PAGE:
Second, Paul roots the doctrine of Christian baptism in the “Old Testament” specifically to show that God has kept rather than repudiated his covenant.  Oh, beloved when we hammer out our doctrine in polemics rather than Story of God it will be seriously distorted.  Since I was a young man one of the proof texts drilled into my noggin to use on Baptists was Galatians 3.27.  I memorized that text. I quoted that text.  And I believe that text.  But I had no clue how that text functioned in its context.  I likewise did not grasp that Paul’s issue and concern is not baptism but God’s faithfulness to Abraham!!!  Baptism serves the “Old Testament” covenant with Abraham.  I did not know that.  It is true that Paul makes is clear that a Gentile does not have to become a Torah observant JEW in order to be God’s heir.   Rather they become an heir in the same manner that Abraham himself became one.  The purpose, the goal of baptism, in Galatians 3.27 is not baptism.  It is not even belonging to Christ!!  The text declares that clearly but that is not the point of the argument.  The point of the argument is Paul’s climatic declaration in v.29 aimed at Gentiles, “if you {plural!} belong to Christ, then you are Abraham’s offspring according the promise.” This is the point. This is the goal.  Baptism does not simply put is “in Christ” but baptism makes us children of Abraham and God is still fulfilling the Old Testament covenant with each person who expresses faith in Christ – the offspring of Abraham – and makes them one of Abraham’s own children.

Third, Well we looked at two “biggies.”  Let me look at a rather mundane matter.  Is it “Scriptural” to pay an individual who works in preaching and teaching?  This is a matter of “Christian” practice.  This is a concern for authority for the “church.”  When this question is asked we are surely surprised by how Paul answers the question. The biblical authority for paying ministers in the “Church of Christ” is none other than the book of Deuteronomy!  “Let the elders who rule well be considered worthy of double honor, especially those who labor in preaching and teaching; for SCRIPTURE says, ‘You shall not muzzle an ox while it is treading out the grain,” and “The laborer deserves to be paid.”  Paul quotes form Deuteronomy 25.4.  Why did he not simply declare it was ok? He roots the practice of paying those who preach and teach in the Law of Moses.  This is, on the face of it, simply fascinating.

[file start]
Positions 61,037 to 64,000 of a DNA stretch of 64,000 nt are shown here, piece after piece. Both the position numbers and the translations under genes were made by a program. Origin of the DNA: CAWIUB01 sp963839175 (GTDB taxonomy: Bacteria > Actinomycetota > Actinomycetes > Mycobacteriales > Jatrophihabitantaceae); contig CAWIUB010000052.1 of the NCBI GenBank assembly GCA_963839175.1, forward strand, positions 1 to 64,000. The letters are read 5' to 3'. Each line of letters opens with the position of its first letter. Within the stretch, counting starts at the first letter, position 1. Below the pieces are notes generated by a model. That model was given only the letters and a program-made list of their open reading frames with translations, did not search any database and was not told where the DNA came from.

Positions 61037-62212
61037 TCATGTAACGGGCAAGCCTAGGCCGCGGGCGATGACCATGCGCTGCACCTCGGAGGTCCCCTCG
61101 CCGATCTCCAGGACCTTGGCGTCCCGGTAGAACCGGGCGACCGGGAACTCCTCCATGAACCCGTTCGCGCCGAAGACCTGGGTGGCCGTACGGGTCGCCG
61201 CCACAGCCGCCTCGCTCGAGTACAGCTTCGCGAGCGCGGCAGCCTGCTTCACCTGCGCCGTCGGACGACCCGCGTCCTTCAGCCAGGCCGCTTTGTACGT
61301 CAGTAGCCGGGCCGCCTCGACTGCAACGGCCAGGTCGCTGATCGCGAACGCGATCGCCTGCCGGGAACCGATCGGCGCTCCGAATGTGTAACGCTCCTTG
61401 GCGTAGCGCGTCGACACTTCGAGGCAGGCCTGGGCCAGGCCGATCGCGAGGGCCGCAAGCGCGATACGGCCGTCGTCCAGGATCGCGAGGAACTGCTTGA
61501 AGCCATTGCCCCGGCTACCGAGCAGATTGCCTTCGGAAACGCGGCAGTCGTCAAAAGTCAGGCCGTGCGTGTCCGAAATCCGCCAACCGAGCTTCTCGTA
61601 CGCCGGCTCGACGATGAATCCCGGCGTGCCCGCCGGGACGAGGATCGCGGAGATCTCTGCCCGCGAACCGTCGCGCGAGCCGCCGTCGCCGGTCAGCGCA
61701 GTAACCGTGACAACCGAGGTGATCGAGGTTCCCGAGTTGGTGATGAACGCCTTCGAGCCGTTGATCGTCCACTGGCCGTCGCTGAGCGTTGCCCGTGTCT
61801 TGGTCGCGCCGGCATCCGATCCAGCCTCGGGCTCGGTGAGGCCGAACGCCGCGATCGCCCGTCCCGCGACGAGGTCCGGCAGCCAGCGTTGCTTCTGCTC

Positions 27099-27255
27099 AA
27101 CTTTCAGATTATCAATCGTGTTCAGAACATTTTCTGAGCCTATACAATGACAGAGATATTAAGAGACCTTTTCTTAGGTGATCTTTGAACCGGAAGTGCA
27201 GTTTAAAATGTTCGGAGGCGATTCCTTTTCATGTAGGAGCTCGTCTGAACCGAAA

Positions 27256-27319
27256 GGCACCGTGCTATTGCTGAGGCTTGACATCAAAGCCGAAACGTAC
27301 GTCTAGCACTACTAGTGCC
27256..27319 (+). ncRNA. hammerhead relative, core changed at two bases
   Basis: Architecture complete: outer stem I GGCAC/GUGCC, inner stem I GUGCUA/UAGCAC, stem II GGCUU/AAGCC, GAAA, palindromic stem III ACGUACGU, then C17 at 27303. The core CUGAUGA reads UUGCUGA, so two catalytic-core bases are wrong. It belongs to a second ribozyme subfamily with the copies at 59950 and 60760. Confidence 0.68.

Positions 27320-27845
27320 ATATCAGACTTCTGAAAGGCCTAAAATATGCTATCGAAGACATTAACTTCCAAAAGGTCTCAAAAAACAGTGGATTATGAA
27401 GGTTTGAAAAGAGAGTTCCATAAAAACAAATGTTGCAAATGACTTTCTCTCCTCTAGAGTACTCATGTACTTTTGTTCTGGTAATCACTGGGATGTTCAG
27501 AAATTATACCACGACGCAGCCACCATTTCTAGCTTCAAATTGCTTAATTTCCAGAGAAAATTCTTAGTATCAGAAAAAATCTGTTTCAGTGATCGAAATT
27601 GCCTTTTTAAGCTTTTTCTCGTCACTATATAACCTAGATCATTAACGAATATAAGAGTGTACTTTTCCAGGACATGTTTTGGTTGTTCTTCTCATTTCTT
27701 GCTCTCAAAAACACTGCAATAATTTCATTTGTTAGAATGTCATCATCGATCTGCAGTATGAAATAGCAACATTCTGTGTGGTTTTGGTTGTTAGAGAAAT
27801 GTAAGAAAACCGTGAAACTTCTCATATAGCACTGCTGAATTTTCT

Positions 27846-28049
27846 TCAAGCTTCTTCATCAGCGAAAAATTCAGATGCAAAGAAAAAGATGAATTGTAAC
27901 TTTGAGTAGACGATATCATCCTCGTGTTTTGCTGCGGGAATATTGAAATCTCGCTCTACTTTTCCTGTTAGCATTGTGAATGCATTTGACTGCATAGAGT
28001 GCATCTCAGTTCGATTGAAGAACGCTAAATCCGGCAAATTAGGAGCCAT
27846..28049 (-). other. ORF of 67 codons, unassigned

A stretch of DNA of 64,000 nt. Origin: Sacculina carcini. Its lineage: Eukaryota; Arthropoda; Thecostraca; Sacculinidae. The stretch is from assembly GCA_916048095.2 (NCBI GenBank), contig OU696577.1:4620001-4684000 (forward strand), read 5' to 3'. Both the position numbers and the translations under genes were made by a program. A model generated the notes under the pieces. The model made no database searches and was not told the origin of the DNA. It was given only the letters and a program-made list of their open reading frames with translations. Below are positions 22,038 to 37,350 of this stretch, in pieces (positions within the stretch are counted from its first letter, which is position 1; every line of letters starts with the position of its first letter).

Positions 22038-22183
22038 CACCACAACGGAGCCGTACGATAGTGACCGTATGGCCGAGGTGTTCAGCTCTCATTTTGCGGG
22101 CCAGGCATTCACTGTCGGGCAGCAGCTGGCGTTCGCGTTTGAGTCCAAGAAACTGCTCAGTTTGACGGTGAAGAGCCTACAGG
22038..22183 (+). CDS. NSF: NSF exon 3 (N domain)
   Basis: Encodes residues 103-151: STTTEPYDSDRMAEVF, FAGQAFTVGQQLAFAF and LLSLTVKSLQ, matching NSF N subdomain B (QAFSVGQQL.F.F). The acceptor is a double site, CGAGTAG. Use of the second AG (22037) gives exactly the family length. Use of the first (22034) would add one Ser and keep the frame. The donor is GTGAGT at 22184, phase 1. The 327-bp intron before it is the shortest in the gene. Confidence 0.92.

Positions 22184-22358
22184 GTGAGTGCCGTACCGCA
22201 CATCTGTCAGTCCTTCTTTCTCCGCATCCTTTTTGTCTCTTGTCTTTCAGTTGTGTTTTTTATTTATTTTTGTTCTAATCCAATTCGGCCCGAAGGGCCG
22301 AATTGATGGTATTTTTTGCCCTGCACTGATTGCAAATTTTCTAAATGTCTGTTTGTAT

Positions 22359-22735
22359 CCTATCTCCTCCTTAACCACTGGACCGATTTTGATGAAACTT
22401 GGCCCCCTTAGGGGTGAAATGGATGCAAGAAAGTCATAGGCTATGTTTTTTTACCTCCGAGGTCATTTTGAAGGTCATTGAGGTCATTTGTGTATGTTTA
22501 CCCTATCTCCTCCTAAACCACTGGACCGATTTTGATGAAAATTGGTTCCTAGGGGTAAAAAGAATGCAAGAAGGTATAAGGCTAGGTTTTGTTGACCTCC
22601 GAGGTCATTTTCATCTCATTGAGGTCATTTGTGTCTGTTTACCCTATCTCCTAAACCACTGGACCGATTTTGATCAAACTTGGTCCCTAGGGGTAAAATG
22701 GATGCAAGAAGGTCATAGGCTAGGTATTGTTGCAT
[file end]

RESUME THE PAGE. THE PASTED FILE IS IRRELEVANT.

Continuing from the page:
Final Words

I could provide numerous other specific examples of Paul’s apostolic example on using the unquestioned authority of the “Old Testament” to support his Gospel and the practice of his congregations. I have already made this musing longer than I intended so I will bring it to a close.  But we must realize that every time we read Paul we are reading his own interaction with Scripture on a multitude of levels.  His practice shows he believed the words he penned to Timothy regarding what we call the Old Testament but he simply called “Scriptures.”  Our practice and his practice are as far removed from one another as east is from the west …

But as for you, continue in what you have learned and firmly believed, knowing from whom you learned it, and how from childhood you have known the sacred writings that are able to instruct you for salvation through faith in Christ Jesus. All Scripture is inspired by God and is useful for teaching, for reproof, for correction, and for training in righteousness, so that everyone who belongs to God may be proficient, equipped for every good work.” (2 Tim 3.14-17, NRSV).

P. S. We have not even touched what I have come to believe is even more important that explicit quotations for Paul and the rest of the NT.  That is how the conceptual world of the Hebrew Bible shapes quite literally the faith of the “New Testament.”  Blessings.

4 Responses to “Paul and the Unquestioned Authority of the "Old Testament"”

  1. Anonymous Says:

    Boy oh boy bout time…
    Time
    Ya THINK…
    Their are a few more consepts l’ed like to throw in for ur
    Study that I think need to be addressed, if u don, t
    Mind?
    And to me they, I think , will fucton as another trip to the eye doctor…as understanding gal 3
    I BET YA. 🙂 bobby
    Rich constant

  2. Lee Freeman Says:

    You should do your next blog on the Hebrew worldview being the contextual framework for the NT.

    Pax vobiscum.

    Lee.

  3. Jenny Says:

    Over the years, I’ve heard preachers and elders speak of the Jesus, His disciples, and other early Christians “validating” the OT. What a terrible, backwards way of thinking about the Scriptures, as if they needed endorsement by a much later generation!

  4. Nathan Knibb Says:

    Thank You for your study on this important matter. Wish to God more Christians knew and understood The Whole Bible.